Coming off the heels of Drinking Water Week, Coldstream would like to flush out details of what will come down the pipeline if the master water plan borrowing referendum fails.
“What we should be showing people is these are the facts and they should be voting,” said Coun. Gyula Kiss.
Greater Vernon will be asked during the November municipal elections to approve up to $70 million for the plan. The plan includes $26.5 million for filtration at the Duteau Creek treatment plant – a requirement of the Interior Health Authority.
“This is a pretty significant referendum,” said Coun. Peter McClean.
But such requirements aren’t necessary in some minds since the majority of the water coming from Duteau is being used for irrigation. Therefore there is speculation that the referendum could fail.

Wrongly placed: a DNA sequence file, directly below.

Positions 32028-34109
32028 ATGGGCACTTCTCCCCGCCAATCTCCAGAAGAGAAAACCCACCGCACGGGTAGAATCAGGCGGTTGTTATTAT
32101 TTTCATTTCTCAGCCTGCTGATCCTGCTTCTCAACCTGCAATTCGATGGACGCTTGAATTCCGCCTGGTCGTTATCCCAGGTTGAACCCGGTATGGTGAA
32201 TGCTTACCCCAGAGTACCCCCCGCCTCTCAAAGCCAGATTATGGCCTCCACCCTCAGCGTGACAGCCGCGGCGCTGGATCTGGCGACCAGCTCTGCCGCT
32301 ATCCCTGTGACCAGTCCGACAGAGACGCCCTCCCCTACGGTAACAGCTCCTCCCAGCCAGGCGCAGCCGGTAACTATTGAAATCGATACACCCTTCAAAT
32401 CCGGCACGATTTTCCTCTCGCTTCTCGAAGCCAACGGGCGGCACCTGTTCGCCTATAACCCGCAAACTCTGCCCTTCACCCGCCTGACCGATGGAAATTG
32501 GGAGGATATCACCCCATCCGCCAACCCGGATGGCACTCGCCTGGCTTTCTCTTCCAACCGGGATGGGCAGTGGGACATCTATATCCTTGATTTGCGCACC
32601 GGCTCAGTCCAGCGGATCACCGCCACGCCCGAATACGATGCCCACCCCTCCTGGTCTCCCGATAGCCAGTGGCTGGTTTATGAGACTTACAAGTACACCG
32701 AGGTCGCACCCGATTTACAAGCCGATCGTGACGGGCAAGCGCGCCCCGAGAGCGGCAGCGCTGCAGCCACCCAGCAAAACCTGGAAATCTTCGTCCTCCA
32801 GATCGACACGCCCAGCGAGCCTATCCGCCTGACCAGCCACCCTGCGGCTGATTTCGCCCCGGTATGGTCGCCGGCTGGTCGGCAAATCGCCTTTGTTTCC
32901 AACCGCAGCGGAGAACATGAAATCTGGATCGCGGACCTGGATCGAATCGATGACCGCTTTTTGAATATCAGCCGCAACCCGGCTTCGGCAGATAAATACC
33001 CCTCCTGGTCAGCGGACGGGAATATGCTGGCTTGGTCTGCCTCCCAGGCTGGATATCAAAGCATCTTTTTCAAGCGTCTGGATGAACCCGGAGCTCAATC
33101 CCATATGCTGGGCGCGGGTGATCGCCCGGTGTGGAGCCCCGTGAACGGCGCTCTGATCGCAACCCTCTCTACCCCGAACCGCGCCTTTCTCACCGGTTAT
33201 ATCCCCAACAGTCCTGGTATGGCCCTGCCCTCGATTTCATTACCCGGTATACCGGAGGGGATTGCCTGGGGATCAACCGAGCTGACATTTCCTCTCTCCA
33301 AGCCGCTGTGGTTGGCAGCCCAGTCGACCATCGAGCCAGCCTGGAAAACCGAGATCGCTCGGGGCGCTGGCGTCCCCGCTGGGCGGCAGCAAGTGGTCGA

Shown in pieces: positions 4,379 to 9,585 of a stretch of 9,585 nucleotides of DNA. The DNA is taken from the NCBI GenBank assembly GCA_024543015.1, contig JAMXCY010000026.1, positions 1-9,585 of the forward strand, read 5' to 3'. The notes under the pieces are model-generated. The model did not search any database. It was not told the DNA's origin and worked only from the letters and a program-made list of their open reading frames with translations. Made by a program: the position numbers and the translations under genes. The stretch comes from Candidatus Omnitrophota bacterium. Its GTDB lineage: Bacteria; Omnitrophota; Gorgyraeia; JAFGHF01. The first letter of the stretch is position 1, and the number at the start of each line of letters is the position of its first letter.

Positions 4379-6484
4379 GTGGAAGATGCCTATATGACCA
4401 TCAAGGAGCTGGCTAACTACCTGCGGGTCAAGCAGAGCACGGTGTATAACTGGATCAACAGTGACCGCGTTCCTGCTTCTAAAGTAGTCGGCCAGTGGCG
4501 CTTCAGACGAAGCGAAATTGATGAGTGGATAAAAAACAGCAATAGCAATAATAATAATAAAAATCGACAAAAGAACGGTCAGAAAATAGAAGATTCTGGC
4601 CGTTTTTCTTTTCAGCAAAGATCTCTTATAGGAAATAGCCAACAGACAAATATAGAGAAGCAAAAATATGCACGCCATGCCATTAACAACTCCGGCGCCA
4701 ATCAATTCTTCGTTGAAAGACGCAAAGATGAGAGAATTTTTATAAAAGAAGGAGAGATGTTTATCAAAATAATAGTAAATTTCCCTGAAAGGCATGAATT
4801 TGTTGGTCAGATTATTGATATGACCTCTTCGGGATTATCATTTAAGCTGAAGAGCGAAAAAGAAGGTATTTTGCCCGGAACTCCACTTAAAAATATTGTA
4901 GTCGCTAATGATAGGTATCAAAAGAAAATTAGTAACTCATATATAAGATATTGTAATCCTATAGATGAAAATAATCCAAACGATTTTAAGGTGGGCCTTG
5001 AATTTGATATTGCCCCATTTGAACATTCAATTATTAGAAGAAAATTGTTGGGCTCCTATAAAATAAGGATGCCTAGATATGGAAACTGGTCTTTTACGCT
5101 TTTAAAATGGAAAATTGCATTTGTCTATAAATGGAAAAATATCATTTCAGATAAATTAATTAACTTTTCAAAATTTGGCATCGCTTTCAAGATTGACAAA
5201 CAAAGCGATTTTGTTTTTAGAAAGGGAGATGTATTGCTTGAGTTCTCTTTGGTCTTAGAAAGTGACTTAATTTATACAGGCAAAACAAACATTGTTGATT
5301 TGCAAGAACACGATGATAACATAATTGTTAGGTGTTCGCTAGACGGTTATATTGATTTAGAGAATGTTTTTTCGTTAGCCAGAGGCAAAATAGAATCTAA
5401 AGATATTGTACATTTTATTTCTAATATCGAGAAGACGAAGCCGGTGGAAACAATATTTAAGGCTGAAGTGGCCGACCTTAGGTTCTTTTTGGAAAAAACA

“This is, in my opinion, not a master water plan I can support,” said Kiss, who had requested a review of the plan at the Greater Vernon Advisory Committee, which was shot down.
Mayor Jim Garlick suspects that decision alone could factor into how voters make their mark.
“If you were wanting this to be a success it would have been really good to have a peer review,” said Garlick.
“We should actually start looking at the fact that the referendum may fail and what action we should be taking.”
While GVAC will look to IHA for direction if the referendum fails, Garlick says the demands of IHA are facing resistance in other areas as well.
“We have a lot of other things muddying the waters there,” said Garlick, noting that the region should wait and see if Kelowna is going to get a permanent exemption from upgrades IHA has put on that area.
He hopes to see the discussion take place at GVAC.
“The conversation has to take place there. It’s important to get those people on board there and on our side.”